Scenario: Whitetail buck rutting in the timber below as a rifle hunter watches from a high bluff above.
Rifle: Bergara B-14, 6.5 Creedmoor
Range: 150 yards
Conditions: Sunny; 32 degrees; 10-mph wind, left to right
Rutting whitetail bucks can appear out of nowhere, but one thing is certain: Their caginess disappears when they smell estrus and find true love. This buck has just revealed himself after stepping out of thick cover for a whiff. Your rifle is resting on a bipod and steadier than the stares from Mount Rushmore.
Can you weave a bullet through the brush? Which shot option shown below do you think is best, A, B or C? Or would you wait for a better shot?
A. Finally, it’s a broadside shot, and you’re not quivering like a bowl of Jell-O. Still, you’re having second thoughts about those limbs in front of this buck. How far are they from the buck, and will they deflect the bullet? A high aim to break the buck’s back right above the shoulder might be the answer.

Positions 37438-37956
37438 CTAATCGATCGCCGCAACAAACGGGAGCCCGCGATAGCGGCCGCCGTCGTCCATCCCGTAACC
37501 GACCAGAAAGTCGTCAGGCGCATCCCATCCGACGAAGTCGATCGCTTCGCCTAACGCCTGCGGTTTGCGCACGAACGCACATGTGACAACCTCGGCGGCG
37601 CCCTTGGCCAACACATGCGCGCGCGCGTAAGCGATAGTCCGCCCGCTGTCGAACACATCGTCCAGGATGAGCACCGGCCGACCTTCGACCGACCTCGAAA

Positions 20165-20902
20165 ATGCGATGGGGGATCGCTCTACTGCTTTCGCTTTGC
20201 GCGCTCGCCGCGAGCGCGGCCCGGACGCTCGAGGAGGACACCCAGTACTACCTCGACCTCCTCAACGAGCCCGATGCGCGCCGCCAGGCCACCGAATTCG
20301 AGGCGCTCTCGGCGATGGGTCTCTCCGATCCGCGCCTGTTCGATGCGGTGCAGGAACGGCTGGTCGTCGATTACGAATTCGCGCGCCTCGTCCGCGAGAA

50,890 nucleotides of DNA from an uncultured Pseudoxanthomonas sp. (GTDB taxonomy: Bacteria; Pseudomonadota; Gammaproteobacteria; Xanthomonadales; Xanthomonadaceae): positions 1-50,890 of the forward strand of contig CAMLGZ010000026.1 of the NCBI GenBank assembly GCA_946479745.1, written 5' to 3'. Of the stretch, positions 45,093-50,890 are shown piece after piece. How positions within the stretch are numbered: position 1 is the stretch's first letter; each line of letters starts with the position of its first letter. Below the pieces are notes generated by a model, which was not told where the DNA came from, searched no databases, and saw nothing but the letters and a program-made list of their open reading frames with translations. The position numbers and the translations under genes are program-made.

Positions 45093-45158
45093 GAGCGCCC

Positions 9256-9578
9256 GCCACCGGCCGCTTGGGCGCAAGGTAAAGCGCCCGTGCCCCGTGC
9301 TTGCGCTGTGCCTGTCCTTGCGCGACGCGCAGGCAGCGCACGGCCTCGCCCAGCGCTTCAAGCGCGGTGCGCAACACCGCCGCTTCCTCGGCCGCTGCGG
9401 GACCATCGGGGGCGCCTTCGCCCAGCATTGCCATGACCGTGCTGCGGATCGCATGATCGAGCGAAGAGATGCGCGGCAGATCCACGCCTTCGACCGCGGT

B. You can’t win. There’s another limb right over the buck’s lungs. It’s only one limb and close to the body, but now you’re thinking that moving the bullet further back into the lungs is a safe bet.
C. After all of this contemplation, you know you have to get your business done or get off the pot. This aim puts you right in the pocket. You’ll take out the lungs and maybe the top of the heart. Forget about the limb – it’s so close to the buck that any deflection will be minor.
Are you still indecisive? If so, wait for a better shot. That said, if you chose to shoot and picked anything but aiming option C, then you and I are in disagreement.
Watch the video below to see this buck buckle in a Hornady happy ending.
Image and video by Mark Kayser